27. 27. Watanabe K, Gatanaga H, Escueta-de Cadiz A, Tanuma J, Nozaki T, Oka S. Amebiasis in HIV-1-infected Japanese men: clinical features and response to therapy. PLoS Negl Trop Dis. 2011;5(9):e1318. Epub 2011/09/13. pmid:21931875; PubMed Central PMCID: PMC3172195.
  28. 28. Escola-Verge L, Arando M, Vall M, Rovira R, Espasa M, Sulleiro E, et al. Outbreak of intestinal amoebiasis among men who have sex with men, Barcelona (Spain), October 2016 and January 2017. Euro Surveill. 2017;22(30). Epub 2017/08/12. pmid:28797327; PubMed Central PMCID: PMC5553055.
  29. 29. Mook P, Gardiner D, Kanagarajah S, Kerac M, Hughes G, Field N, et al. Use of gender distribution in routine surveillance data to detect potential transmission of gastrointestinal infections among men who have sex with men in England. Epidemiol Infect. 2018;146(11):1468–77. Epub 2018/06/21. pmid:29923475.
  30. 30. Salit IE, Khairnar K, Gough K, Pillai DR. A possible cluster of sexually transmitted Entamoeba histolytica: genetic analysis of a highly virulent strain. Clin Infect Dis. 2009;49(3):346–53. pmid:19580413.
  31. 31. Kasper MR, Lescano AG, Lucas C, Gilles D, Biese BJ, Stolovitz G, et al. Diarrhea outbreak during U.S. military training in El Salvador. PLoS ONE. 2012;7(7):e40404. Epub 2012/07/18. pmid:22815747; PubMed Central PMCID: PMC3399860.
  32. 32. Barwick RS, Uzicanin A, Lareau S, Malakmadze N, Imnadze P, Iosava M, et al. Outbreak of amebiasis in Tbilisi, Republic of Georgia, 1998. Am J Trop Med Hyg. 2002;67(6):623–31. pmid:12518853.
  33. 33. Mutethia G. One dead, 29 hospitalised after amoebiasis outbreak in tigania west. The Star. 2017.
  34. 34. Ghosh S, Padalia J, Moonah S. Tissue Destruction Caused by Entamoeba histolytica Parasite: Cell Death, Inflammation, Invasion, and the Gut Microbiome. Curr Clin Micro Rpt. 2019. Epub 21 Jan 2019.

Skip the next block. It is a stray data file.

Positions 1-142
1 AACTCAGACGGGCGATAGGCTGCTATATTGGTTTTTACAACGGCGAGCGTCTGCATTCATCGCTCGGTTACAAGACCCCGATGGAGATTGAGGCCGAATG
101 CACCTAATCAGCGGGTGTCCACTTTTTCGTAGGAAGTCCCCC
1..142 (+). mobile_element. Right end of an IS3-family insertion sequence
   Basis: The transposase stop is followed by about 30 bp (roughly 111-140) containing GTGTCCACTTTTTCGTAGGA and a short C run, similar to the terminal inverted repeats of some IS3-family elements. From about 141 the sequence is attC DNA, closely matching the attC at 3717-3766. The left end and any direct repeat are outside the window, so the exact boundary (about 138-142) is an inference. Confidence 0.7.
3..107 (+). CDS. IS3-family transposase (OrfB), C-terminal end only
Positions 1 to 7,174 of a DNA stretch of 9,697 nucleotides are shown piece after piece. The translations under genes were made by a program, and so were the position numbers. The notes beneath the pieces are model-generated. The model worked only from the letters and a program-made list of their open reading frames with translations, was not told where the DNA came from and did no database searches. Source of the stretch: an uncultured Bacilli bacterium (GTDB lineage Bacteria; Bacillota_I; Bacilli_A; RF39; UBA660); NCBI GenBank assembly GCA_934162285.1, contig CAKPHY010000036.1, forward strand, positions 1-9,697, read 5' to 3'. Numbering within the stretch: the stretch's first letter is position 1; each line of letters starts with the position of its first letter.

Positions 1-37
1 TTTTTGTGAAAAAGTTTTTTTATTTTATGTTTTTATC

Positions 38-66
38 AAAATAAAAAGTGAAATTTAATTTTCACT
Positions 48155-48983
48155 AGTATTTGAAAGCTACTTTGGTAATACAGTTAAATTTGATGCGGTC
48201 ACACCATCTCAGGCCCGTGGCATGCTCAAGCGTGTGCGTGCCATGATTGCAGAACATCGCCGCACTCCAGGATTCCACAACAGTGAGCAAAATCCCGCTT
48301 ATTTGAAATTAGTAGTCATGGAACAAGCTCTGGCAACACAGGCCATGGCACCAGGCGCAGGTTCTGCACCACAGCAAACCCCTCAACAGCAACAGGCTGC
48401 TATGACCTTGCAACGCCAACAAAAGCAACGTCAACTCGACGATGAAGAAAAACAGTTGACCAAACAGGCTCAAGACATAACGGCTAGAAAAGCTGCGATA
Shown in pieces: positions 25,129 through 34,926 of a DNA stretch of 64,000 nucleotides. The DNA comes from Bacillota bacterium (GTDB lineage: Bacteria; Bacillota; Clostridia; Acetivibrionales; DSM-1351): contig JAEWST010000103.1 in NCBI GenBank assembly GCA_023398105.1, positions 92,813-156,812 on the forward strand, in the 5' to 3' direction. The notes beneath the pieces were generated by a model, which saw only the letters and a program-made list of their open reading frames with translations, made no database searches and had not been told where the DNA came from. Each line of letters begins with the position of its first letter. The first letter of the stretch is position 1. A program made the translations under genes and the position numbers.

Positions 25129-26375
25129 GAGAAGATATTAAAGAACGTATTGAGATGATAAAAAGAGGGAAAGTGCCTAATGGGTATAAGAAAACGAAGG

35. 35. Lozano R, Naghavi M, Foreman K, Lim S, Shibuya K, Aboyans V, et al. Global and regional mortality from 235 causes of death for 20 age groups in 1990 and 2010: a systematic analysis for the Global Burden of Disease Study 2010. Lancet. 2012;380(9859):2095–128. pmid:23245604.
  36. 36. Sharma MP, Dasarathy S, Verma N, Saksena S, Shukla DK. Prognostic markers in amebic liver abscess: a prospective study. Am J Gastroenterol. 1996;91(12):2584–8. Epub 1996/12/01. pmid:8946991.
  37. 37. Ozin Y, Kilic MZ, Nadir I, Tayfur O, Ertas A, Ulker A, et al. Presence and diagnosis of amebic infestation in Turkish patients with active ulcerative colitis. Eur J Intern Med. 2009;20(5):545–7. Epub 2009/06/27. pmid:19712863.
  38. 38. Ng SC, Shi HY, Hamidi N, Underwood FE, Tang W, Benchimol EI, et al. Worldwide incidence and prevalence of inflammatory bowel disease in the 21st century: a systematic review of population-based studies. Lancet. 2018;390(10114):2769–78. Epub 2017/10/16. pmid:29050646.
  39. 39. Ryan U, Paparini A, Oskam C. New Technologies for Detection of Enteric Parasites. Trends Parasitol. 2017;33(7):532–46. Epub 2017/04/08. pmid:28385423.
  40. 40. Ali IK. Intestinal amebae. Clin Lab Med. 2015;35(2):393–422. Epub 2015/05/26. pmid:26004649.
  41. 41. Gonzales MLM, Dans LF, Sio-Aguilar J. Antiamoebic drugs for treating amoebic colitis. Cochrane Database Syst Rev. 2019;1:Cd006085. Epub 2019/01/10. pmid:30624763; PubMed Central PMCID: PMC6326239.
  42. 42. Marie C, Petri WA Jr. Amoebic dysentery. BMJ Clin Evid. 2013;2013. Epub 2013/09/03. pmid:23991750; PubMed Central PMCID: PMC3758071.
  43. 43. Woodruff BK, Wijdicks EF, Marshall WF. Reversible metronidazole-induced lesions of the cerebellar dentate nuclei. N Engl J Med. 2002;346(1):68–9. pmid:11778010.
  44. 44. Kirkcaldy RD, Augostini P, Asbel LE, Bernstein KT, Kerani RP, Mettenbrink CJ, et al. Trichomonas vaginalis antimicrobial drug resistance in 6 US cities, STD Surveillance Network, 2009–2010. Emerg Infect Dis. 2012;18(6):939–43. pmid:22608054; PubMed Central PMCID: PMC3358158.
  45. 45. Schwebke JR, Barrientes FJ. Prevalence of Trichomonas vaginalis isolates with resistance to metronidazole and tinidazole. Antimicrob Agents Chemother. 2006;50(12):4209–10. Epub 2006/09/25. pmid:17000740; PubMed Central PMCID: PMC1693974.
  46. 46. Paulish-Miller TE, Augostini P, Schuyler JA, Smith WL, Mordechai E, Adelson ME, et al. Trichomonas vaginalis metronidazole resistance is associated with single nucleotide polymorphisms in the nitroreductase genes ntr4Tv and ntr6Tv. Antimicrob Agents Chemother. 2014;58(5):2938–43. Epub 2014/02/18. pmid:24550324; PubMed Central PMCID: PMC3993245.